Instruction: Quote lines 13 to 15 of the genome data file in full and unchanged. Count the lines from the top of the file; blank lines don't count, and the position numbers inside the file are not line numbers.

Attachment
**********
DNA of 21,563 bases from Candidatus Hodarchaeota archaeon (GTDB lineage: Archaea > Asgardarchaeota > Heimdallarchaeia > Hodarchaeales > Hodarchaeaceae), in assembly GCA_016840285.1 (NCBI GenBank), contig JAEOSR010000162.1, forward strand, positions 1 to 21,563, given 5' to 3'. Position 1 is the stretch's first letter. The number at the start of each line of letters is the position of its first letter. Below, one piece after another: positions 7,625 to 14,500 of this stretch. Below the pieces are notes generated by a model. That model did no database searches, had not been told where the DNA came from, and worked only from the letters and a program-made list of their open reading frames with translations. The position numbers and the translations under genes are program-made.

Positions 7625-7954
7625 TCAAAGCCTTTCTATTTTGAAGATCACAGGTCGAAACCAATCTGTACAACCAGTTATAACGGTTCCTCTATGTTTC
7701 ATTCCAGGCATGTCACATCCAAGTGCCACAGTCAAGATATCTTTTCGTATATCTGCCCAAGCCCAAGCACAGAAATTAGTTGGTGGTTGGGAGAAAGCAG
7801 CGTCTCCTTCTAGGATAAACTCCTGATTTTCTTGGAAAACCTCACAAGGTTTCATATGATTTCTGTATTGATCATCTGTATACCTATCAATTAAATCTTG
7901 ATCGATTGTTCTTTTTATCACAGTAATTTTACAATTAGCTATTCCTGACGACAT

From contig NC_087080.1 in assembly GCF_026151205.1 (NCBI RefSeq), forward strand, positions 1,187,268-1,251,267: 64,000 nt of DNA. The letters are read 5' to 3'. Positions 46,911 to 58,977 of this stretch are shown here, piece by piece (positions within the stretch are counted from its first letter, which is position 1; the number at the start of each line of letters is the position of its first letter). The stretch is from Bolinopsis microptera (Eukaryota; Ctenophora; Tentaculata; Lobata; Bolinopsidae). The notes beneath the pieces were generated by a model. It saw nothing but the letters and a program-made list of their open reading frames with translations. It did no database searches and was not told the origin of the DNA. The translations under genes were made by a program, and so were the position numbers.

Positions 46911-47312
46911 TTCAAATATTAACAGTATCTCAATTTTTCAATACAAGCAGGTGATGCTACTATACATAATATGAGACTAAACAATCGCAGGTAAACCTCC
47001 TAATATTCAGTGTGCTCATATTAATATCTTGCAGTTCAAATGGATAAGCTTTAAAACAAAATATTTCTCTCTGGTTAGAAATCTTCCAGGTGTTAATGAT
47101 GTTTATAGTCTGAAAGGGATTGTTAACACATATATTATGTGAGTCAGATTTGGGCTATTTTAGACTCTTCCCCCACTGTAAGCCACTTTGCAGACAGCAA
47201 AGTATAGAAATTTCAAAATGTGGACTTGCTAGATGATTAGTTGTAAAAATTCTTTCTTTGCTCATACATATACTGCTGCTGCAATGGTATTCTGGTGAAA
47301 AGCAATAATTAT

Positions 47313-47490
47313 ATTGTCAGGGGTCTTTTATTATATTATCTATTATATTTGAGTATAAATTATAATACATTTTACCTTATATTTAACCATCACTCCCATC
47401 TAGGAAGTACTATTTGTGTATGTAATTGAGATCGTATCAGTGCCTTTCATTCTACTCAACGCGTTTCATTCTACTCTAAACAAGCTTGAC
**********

47301 AGCAATAATTAT

Positions 47313-47490
47313 ATTGTCAGGGGTCTTTTATTATATTATCTATTATATTTGAGTATAAATTATAATACATTTTACCTTATATTTAACCATCACTCCCATC